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Is it bad to shift an automatic tranny to neutral at the stop light?

Discussion in 'Technical Chat' started by BenWA, May 4, 2009.

  1. May 4, 2009 at 11:05 PM
    #1
    BenWA

    BenWA [OP] Well-Known Member

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    My truck requires a lot of brake pressure to keep it from creeping forward at stop lights, so I usually shift it into neutral to relieve the pressure. Is this harmful to an automatic transmission if done over and over throughout the life of the vehicle?? Or for that matter, is it beneficial to the tranny to do this? Or neither here nor there?
     
  2. May 4, 2009 at 11:07 PM
    #2
    MsTRD

    MsTRD hell yes i love my truck

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    i would also like to know this...my bf does it whenever he drives my truck
     
  3. May 4, 2009 at 11:14 PM
    #3
    MiikeyD

    MiikeyD The Green Machine

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    i heard its bad .. but then again.. thats what i have heard
     
  4. May 4, 2009 at 11:17 PM
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    rab89

    rab89 Well-Known Member

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    no experience on this, i feel it's probably not great, as an automatic tranny shifts how it does for a reason. but I could be completely wrong
     
  5. May 5, 2009 at 4:17 AM
    #5
    Janster

    Janster Old & Forgetful

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    I would highly recommend leaving it in DRIVE and leaving your foot on the brake. This doesn't hurt anything.

    Why? Because...if some idiot hits you in the rear while you're sitting there, you won't coast forward and hit the person in front of you.
     
  6. May 5, 2009 at 1:24 PM
    #6
    Pyro-Rob

    Pyro-Rob Active Member

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    I would see why it's idling so fast that it's hard to hold at a light while in gear.


    No, it shouldn't hurt the tranny, it's designed to slip a little for exactly that reason.

    --->Rob
     
  7. Jan 27, 2011 at 6:39 PM
    #7
    Tacozoid

    Tacozoid Well-Known Member

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    I do this all the time. There are times when my engine lunges forward without warning and as long as my foot is on the brake they can hit me. I'll just call the Texas Hammer. I think it's the A/C kicking in but it really jumps so I pop it in neutral.
     
  8. Mar 11, 2011 at 8:50 PM
    #8
    mattygabe

    mattygabe Well-Known Member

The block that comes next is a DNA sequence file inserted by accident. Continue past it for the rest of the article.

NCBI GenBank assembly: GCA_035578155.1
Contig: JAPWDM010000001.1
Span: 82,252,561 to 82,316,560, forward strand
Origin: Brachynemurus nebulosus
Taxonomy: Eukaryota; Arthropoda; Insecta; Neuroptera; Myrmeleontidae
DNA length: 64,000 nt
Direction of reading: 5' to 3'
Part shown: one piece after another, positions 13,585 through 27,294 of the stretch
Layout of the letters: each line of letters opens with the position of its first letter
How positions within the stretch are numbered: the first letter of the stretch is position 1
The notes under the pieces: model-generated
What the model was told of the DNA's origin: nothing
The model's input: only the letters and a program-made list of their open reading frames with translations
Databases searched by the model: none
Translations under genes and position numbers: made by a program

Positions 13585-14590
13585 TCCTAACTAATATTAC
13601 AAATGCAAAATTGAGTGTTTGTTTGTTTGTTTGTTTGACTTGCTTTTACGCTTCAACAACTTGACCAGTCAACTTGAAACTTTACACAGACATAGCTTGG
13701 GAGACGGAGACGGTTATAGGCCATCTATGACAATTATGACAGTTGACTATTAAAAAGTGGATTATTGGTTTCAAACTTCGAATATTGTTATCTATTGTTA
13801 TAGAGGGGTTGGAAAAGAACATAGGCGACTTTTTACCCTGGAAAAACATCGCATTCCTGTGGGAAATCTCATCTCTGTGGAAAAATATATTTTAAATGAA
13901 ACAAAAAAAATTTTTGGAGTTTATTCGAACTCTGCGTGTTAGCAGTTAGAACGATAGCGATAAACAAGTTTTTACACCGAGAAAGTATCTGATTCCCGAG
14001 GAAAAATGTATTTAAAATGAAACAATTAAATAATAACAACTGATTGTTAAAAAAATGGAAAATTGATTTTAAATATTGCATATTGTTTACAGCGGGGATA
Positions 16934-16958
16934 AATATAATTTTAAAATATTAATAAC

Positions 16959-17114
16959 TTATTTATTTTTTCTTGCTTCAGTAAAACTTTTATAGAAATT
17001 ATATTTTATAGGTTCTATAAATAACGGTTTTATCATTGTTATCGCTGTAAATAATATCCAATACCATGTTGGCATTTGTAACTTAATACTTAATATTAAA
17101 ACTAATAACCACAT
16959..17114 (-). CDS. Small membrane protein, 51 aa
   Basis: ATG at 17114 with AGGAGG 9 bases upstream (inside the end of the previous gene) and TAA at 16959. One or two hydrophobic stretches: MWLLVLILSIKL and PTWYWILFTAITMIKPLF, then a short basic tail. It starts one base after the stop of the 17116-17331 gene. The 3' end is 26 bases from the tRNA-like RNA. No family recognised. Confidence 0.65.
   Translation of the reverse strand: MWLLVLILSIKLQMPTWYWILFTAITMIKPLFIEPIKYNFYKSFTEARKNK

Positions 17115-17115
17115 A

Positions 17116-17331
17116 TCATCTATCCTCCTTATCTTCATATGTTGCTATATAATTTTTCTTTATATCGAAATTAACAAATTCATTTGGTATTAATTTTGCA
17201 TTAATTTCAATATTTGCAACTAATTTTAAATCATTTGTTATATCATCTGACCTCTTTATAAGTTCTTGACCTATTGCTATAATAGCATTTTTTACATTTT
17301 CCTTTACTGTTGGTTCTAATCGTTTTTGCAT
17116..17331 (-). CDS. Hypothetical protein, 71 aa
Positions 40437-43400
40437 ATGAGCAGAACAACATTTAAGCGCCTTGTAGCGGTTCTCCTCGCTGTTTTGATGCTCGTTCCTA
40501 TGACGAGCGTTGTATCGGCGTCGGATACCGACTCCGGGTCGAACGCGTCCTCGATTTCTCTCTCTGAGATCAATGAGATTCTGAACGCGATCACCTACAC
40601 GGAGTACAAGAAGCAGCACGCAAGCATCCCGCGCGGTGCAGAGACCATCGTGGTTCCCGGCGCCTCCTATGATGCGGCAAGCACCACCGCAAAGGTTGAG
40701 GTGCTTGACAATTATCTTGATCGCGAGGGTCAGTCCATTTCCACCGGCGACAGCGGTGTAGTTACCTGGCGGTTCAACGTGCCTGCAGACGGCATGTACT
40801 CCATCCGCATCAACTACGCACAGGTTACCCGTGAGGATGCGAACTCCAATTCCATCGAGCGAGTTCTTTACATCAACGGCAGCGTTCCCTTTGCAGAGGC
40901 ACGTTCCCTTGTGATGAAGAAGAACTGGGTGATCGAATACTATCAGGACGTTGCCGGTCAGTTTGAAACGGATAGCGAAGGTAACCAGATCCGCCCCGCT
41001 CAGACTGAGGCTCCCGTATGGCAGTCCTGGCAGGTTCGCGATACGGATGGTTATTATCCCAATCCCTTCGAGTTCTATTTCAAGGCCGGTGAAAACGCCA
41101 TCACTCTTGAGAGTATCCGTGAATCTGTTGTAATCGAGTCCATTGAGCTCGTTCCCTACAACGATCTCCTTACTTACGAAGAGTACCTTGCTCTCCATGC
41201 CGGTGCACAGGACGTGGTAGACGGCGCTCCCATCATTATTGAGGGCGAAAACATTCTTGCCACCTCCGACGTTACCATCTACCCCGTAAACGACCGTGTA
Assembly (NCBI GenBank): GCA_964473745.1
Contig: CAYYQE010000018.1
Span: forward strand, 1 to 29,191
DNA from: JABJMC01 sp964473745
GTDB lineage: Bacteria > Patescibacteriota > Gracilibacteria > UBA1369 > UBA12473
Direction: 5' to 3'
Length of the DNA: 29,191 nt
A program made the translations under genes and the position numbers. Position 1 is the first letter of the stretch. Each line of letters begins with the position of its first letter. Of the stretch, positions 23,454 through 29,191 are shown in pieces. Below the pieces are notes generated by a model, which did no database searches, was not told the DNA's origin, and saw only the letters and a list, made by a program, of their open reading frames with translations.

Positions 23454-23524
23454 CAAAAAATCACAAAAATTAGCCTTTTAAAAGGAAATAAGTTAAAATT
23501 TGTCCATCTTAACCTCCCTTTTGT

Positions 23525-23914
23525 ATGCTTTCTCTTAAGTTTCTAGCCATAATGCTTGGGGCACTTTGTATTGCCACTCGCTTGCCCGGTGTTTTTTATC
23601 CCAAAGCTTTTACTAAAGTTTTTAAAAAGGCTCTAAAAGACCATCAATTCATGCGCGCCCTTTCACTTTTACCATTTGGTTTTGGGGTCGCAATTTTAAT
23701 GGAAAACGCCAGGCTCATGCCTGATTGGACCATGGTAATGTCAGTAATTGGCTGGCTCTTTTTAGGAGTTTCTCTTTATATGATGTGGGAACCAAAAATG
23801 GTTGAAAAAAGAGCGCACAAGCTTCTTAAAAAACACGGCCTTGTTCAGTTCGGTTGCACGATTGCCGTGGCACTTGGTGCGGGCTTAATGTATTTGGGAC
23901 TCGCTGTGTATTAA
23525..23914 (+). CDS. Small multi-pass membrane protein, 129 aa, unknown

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    Actually, this is somewhat of a common misconception. If you know someone will hit you, it's actually MUCH better for all cars involved that you let your foot off the brake, allow the car to hit yours, and then once your car/truck is in motion from that collision, then use your brake to slow the vehicle down. This way, the energy transferred isn't dissipated in your rear bumper and or frame, and is instead dissipated as heat in your brakes. Inevitably there will always be energy lost through your exterior, and your truck won't be left scratchless, but overall better.
     
  9. Mar 11, 2011 at 8:57 PM
    #9
    steve o 77

    steve o 77 braaap

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    what if there is another car 10' in front of you?
     
  10. Mar 11, 2011 at 9:05 PM
    #10
    KenLyns

    KenLyns Lord of War

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    According to Aamco, if you are stopped for a while, shifting into neutral is actually beneficial in reducing heat buildup in the tranny.
     
  11. Mar 12, 2011 at 8:17 AM
    #11
    mattygabe

    mattygabe Well-Known Member

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    Hope to God that they too use the same method.

    While I understand the ramifications in terms of insurance, there are some points to remember:


    1. You shouldn't be so close that you won't be able to pull the manuever I detailed. You should be leaving enough room between you and the car in front of you. If you slam into the back of that car, I'm sure your insurance company will be asking that question or inquiring about the distance between the vehicles before impact.
    2. When you make the choice to either brake and brace for impact, or allow them to hit you first and then apply the brakes, you're either saying, "I will guarantee all damage will be in my vehicle and it will be the worst of both scenarios", or "I am taking a chance that I can still keep the damage in my vehicle, and also lessen the damage done, or I might hit the vehicle in front of me". If you leave yourself enough room #2 should be an option